Habitat Effects on Behavior in a Wide-spread Territorial Song Bird, Melospiza Melodia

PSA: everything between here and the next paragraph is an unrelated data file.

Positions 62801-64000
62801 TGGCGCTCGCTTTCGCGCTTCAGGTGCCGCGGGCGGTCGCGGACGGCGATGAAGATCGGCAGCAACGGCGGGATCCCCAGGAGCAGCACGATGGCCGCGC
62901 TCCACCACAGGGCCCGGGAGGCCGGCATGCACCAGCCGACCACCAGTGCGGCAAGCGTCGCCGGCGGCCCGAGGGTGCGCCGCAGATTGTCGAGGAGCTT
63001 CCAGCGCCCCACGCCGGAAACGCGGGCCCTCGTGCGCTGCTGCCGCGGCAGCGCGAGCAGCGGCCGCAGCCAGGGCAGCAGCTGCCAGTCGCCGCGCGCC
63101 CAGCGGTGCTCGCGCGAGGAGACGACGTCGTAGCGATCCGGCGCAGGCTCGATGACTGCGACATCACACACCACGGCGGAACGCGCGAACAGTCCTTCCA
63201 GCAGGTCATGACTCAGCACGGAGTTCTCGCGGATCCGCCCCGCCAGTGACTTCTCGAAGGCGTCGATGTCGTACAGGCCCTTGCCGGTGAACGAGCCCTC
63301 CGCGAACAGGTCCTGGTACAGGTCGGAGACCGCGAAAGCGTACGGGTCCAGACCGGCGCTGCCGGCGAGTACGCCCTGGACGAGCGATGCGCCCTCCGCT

In territorial systems where quality varies across an area the behavior of individuals is likely to be affected. Territorial aggression is likely linked to territory quality while behaviors like boldness may be linked to novel experiences or disturbance. The goal of this study is twofold: First, to determine whether individual male's aggression and boldness responses correlate to territory quality (established by historical, 2000-2007, fledging success and clutch sizes) in a natural setting; Second, assess whether territorial individuals in areas disturbed by humans show a difference in behaviors when compared to their more naturally located counterparts. For both questions song playback was used to assay male territorial aggression and flight-initiation-distance was used to assay male boldness. It was found that male song sparrow aggression correlated with historical clutch size but not historical nest success; neither historical clutch size nor nest success correlated with boldness. Results suggest that either more aggressive males are better able to obtain and defend higher quality territories or that males modulate their aggressive behavior according to territory quality. For the second question, a comparison was conducted between aggression and boldness responses in the natural population and males found in the nearby towns of Linesville and Conneaut Lake, PA. Males on human disturbed territories are significantly more aggressive and bolder than males found in natural settings, suggesting more aggressive and/or bolder males are better able to cope with human related stresses or that human disturbance causes a change in male behaviors. Alternatively, given that aggression is correlated with territory quality it may be that human disturbed territories are of a higher quality than the natural territories.
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